4. Interplay with wider regulatory landscape

The AI Act will not exist in a vacuum and is not the beginning and end for AI governance. It must be read alongside other laws in the regulatory landscape e.g. GDPR. The interplay with privacy is clear, given that data is at the heart of AI systems. This inextricable link is demonstrated by, for example,  the provisions in the GDPR on automated decision-making. Earlier this month we saw the first judgment where the CJEU interpreted Article 22 GDPR when deciding what constitutes ‘automated decision-making’ (C-634/21 SCHUFA Holding (Scoring)).

There is also proposal for further regulation which was put forward around the same time as the AI Act – the AI Liability Directive and Updated Product Liability Directive, which are essentially revisions to long-standing EU products rules, will make it easier for individuals in the EU who are harmed by AI systems to seek compensation.

5. Enforcement

Fines for non-compliant entities could reach 7% of global turnover (capped at €35 million). This is higher than under the EU GDPR which currently stands at 4% of global turnover or €20 million. Businesses should take into account the potential for this significantly higher financial risk than they may have been used to under GDPR.[1]

At a national level, the specifics of enforcement are generally still unknown, although some member states have already started to designate roles for certain regulators in the AI enforcement space. For example, Spain was the first to assign a standalone AI governance regulator[2]. However, given the cross-dimensional nature of AI, it may be the case that some member states designate several existing regulators to take the lead on AI enforcement.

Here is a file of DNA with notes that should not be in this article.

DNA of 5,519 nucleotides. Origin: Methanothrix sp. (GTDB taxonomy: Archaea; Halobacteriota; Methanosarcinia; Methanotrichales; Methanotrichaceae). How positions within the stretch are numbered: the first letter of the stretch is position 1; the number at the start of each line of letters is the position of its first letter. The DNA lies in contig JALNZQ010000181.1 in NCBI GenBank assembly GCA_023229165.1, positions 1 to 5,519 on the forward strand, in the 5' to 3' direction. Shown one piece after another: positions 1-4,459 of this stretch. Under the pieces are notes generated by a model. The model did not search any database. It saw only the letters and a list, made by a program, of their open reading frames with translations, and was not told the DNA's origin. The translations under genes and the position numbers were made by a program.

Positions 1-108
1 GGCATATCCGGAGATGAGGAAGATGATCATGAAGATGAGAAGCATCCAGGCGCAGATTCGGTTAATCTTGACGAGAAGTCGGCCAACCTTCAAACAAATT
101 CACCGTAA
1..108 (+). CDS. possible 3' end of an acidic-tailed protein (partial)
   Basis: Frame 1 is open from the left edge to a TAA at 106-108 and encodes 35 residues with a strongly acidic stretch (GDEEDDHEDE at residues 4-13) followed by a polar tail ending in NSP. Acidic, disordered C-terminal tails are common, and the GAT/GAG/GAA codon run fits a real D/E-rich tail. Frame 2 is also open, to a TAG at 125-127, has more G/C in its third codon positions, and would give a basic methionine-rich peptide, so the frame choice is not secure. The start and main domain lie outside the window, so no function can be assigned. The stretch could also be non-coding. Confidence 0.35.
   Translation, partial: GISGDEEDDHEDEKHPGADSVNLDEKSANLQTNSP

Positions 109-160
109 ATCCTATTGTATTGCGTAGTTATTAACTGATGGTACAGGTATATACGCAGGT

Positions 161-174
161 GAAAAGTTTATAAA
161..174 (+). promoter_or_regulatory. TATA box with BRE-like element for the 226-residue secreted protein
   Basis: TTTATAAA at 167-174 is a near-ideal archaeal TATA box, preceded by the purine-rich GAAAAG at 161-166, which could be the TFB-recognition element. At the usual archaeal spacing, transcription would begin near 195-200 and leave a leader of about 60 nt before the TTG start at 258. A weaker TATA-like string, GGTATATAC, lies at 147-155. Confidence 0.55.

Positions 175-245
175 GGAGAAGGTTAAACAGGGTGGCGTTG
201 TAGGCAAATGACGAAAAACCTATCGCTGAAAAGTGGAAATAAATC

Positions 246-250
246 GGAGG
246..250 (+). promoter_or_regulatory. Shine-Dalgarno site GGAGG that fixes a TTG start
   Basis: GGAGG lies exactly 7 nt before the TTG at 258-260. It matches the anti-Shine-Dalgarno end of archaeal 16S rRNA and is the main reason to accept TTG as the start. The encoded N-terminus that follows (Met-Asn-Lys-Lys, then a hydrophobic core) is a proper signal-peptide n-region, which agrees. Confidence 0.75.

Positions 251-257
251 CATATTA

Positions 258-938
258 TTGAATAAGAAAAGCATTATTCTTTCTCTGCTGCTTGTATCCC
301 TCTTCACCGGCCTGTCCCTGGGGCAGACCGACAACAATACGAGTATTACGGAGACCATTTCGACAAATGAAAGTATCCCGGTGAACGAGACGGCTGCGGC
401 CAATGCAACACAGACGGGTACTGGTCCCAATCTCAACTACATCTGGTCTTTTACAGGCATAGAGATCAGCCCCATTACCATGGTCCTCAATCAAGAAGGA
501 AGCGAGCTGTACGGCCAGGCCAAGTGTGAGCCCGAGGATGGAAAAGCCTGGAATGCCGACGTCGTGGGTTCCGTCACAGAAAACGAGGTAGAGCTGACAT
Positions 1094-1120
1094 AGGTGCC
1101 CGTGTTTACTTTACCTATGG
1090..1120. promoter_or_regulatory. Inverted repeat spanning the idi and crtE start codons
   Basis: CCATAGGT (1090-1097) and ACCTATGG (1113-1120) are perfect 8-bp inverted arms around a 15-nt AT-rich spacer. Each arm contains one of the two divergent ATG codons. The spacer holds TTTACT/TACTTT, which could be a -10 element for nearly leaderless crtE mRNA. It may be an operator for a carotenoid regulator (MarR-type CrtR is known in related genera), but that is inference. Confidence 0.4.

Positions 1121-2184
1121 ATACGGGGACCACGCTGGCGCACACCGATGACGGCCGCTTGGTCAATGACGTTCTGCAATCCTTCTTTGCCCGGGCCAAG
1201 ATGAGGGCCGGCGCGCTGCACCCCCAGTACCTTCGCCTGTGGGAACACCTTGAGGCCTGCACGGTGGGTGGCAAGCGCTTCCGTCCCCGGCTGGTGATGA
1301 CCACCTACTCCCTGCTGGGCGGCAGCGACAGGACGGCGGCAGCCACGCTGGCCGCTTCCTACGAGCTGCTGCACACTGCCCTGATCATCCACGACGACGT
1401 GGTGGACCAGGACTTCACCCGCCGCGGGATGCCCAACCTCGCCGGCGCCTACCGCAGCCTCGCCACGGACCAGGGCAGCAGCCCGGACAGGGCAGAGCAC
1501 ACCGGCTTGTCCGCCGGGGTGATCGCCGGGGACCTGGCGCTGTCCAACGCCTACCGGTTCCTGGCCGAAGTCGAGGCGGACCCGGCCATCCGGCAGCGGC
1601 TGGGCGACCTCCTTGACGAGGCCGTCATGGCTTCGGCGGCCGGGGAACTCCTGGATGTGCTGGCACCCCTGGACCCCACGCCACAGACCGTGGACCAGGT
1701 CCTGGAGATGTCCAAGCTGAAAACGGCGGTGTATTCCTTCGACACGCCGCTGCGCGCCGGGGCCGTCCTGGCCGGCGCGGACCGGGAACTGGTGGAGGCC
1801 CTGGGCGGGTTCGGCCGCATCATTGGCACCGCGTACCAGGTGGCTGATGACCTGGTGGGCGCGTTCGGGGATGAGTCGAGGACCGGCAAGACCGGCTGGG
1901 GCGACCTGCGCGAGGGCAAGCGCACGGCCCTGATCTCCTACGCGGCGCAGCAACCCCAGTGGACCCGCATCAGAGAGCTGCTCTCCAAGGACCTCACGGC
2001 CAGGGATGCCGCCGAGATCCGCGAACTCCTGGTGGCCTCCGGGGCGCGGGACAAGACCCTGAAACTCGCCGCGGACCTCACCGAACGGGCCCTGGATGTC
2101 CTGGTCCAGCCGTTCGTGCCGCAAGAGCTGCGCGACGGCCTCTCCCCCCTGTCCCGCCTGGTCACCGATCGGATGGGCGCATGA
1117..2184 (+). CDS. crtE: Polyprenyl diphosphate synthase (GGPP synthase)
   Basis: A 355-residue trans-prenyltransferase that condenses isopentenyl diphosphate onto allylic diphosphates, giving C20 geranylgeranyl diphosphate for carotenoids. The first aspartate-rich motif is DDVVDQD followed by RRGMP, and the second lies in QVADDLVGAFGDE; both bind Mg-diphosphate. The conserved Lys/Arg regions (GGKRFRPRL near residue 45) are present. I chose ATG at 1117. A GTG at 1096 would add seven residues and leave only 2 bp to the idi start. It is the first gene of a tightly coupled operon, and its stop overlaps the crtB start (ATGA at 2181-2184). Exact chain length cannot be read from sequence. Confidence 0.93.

At an EU level, the AI Act will set up a new AI Office to coordinate compliance, implementation, and enforcement. It will be the first body globally to enforce binding rules on AI.

Businesses should also be aware that individuals will have a right to file complaints about AI systems and to receive explanations about decisions based on high-risk AI systems that impact their rights.

Next steps and date

We still need to wait for the finalised text of the AI Act to know the specifics of what has been agreed at a technical level. This is expected to be published in late January or early February 2024, noting that  the Parliament would need to adopt the text before the current session ends and also considering the elections which will be held in early June.

The AI Act then needs formal approval by the Parliament and the Council and will enter into force 20 days after its publication in the Official Journal.

The AI Act will then become applicable two years after its entry into force, with the exception of provisions on prohibitions which will apply after six months and the rules on general purpose and high-risk AI which will apply after 12 months.

[1] Note that the level of the fines will vary based on the type of infringement and the size of the company

[2] The Spanish Artificial Intelligence Supervisory Agency (AESIA) was established on 22 August 2023